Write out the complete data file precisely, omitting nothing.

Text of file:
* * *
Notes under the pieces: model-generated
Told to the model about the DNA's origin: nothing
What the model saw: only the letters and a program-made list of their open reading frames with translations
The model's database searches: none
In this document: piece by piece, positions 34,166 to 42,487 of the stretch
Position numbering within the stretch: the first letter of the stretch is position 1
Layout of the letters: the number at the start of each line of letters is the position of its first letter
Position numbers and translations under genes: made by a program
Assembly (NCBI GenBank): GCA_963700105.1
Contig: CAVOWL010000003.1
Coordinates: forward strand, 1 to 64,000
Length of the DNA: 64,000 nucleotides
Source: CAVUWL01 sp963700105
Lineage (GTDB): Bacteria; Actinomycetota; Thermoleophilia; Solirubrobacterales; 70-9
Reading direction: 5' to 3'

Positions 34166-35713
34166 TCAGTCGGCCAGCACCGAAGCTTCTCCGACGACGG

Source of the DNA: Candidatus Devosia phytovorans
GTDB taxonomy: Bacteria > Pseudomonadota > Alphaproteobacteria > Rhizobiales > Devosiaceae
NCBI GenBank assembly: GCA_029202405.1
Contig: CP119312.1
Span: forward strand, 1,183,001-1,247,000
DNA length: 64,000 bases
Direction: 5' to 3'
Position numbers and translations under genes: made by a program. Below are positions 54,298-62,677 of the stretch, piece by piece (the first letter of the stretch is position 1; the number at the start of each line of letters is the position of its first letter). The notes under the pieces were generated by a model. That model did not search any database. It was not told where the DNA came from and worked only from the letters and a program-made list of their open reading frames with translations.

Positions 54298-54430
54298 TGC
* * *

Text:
Notes under the pieces: model-generated
Told to the model about the DNA's origin: nothing
What the model saw: only the letters and a program-made list of their open reading frames with translations
The model's database searches: none
In this document: piece by piece, positions 34,166 to 42,487 of the stretch
Position numbering within the stretch: the first letter of the stretch is position 1
Layout of the letters: the number at the start of each line of letters is the position of its first letter
Position numbers and translations under genes: made by a program
Assembly (NCBI GenBank): GCA_963700105.1
Contig: CAVOWL010000003.1
Coordinates: forward strand, 1 to 64,000
Length of the DNA: 64,000 nucleotides
Source: CAVUWL01 sp963700105
Lineage (GTDB): Bacteria; Actinomycetota; Thermoleophilia; Solirubrobacterales; 70-9
Reading direction: 5' to 3'

Positions 34166-35713
34166 TCAGTCGGCCAGCACCGAAGCTTCTCCGACGACGG

Source of the DNA: Candidatus Devosia phytovorans
GTDB taxonomy: Bacteria > Pseudomonadota > Alphaproteobacteria > Rhizobiales > Devosiaceae
NCBI GenBank assembly: GCA_029202405.1
Contig: CP119312.1
Span: forward strand, 1,183,001-1,247,000
DNA length: 64,000 bases
Direction: 5' to 3'
Position numbers and translations under genes: made by a program. Below are positions 54,298-62,677 of the stretch, piece by piece (the first letter of the stretch is position 1; the number at the start of each line of letters is the position of its first letter). The notes under the pieces were generated by a model. That model did not search any database. It was not told where the DNA came from and worked only from the letters and a program-made list of their open reading frames with translations.

Positions 54298-54430
54298 TGC